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NHTSA: Traffic fatalities decreased in 2023; still higher than before pandemic

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Traffic fatalities in 2023 decreased by 3.6% but fatality totals remain higher than in pre-pandemic years, according to preliminary data released by the National Highway Traffic Safety Administration (NHTSA) Monday

The federal agency reports 40,990 traffic deaths in 2023 compared to 42,514 in 2022. 

Nationally, traffic fatalities surged during the pandemic with a 7% (39,007 deaths) and 10% (42,230) jump in 2020 and 2021.

Q4 2023 represents the seventh consecutive quarterly decline in fatalities, with the downward trend starting in 2022, the report says. 

The fatality rate also decreased to 1.26 fatalities per 100 million vehicle miles traveled (VMT), according to the data. The fatality rate was 1.33 in 2022, 1.38 in 2021, 1.34 in 2020 and 1.11 in 2019. 

Drivers also traveled 67.5 billion (2.1%) more miles in 2023 than in 2022, the report says. 

Eight of the 10 regions are estimated to have fewer fatalities, the report says. 

Region 1, which includes Minnesota, Wisconsin, Illinois, Indiana, Michigan, and Ohio, witnessed the largest decrease (15%) in fatalities.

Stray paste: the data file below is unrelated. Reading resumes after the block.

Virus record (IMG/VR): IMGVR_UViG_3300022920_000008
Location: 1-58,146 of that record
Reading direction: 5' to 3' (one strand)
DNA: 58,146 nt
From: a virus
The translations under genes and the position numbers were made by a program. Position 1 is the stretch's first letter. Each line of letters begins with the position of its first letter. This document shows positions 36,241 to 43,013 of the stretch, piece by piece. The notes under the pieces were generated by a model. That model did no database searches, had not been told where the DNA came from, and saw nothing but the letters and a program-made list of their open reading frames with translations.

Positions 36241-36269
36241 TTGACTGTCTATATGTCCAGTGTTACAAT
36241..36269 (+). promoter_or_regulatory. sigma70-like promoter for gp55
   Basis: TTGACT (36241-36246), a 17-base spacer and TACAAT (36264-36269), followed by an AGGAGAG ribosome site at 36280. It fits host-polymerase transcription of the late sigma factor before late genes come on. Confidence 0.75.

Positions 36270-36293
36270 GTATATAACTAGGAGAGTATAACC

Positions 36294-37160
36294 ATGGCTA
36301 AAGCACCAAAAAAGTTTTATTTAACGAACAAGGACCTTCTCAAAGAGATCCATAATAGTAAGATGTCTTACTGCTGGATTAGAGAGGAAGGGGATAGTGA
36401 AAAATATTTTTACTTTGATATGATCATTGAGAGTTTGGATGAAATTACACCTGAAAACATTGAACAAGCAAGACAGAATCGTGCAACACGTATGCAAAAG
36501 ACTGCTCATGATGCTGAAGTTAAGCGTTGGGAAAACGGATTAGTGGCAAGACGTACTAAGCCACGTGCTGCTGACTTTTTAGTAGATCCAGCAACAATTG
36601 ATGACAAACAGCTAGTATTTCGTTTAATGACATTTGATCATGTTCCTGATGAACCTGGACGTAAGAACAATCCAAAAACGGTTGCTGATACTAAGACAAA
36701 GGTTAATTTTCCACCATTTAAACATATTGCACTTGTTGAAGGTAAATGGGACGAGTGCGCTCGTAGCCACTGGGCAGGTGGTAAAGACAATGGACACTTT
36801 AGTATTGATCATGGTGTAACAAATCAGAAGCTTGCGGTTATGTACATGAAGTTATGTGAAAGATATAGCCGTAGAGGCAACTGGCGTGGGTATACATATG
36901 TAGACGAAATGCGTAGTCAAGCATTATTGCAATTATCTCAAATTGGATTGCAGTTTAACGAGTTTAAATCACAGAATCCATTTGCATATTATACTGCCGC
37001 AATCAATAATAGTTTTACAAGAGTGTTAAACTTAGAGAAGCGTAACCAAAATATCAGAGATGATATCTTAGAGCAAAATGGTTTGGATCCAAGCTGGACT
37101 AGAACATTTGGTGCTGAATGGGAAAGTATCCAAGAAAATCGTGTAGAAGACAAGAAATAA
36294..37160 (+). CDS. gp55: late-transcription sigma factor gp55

The data shows Region 10, which includes Alaska, Oregon, Washington, Idaho, and Montana, saw an increase in fatalities by 5%. Region 3, which includes North Carolina, Virginia, Kentucky, West Virginia, the District of Columbia, Maryland, and Delaware, increased by 1%. 

Alaska saw the largest decrease (30%) of fatalities with the number dropping from 82 to 57. Rhode Island saw the largest increase (38.5%) with the number increasing from 52 to 72. 

The U.S. Department of Transportation (USDOT) released its 2024 National Roadway Safety Strategy Progress Report (NRSS) in February, which highlights key steps taken last year by the department and safety partners to improve road safety and decrease fatalities.

NRSS was launched in January 2022 after nearly 43,000 died in roadway-related incidents in 2021. That was the highest number of fatalities since 2005, according to the report.

The progress report includes a list of actions taken last year that USDOT says are accomplishments in addressing the NRSS. The most significant actions, according to USDOT, were:

    • Used $1.7 billion to improve roadway safety at the local, regional, and Tribal levels through the “Safe Streets and Roads for All” discretionary grant program. More than 1,000 communities received funding, representing close to 70% of all Americans;
    • Accelerated the deployment of new motor vehicle safety technologies through rulemakings for automatic emergency braking (AEB) on all new passenger vehicles and heavy vehicles including commercial trucks;
    • Initiated an advance notice of proposed rulemaking for impaired-driving prevention technology standards;
    • Updated key road safety regulations such as the new edition of the “Manual on Uniform Traffic Control Devices,” and revised guidance to encourage states to use federal aid funds for repaving and rehabilitation.


Photo courtesy of ChristopherBernard/iStock

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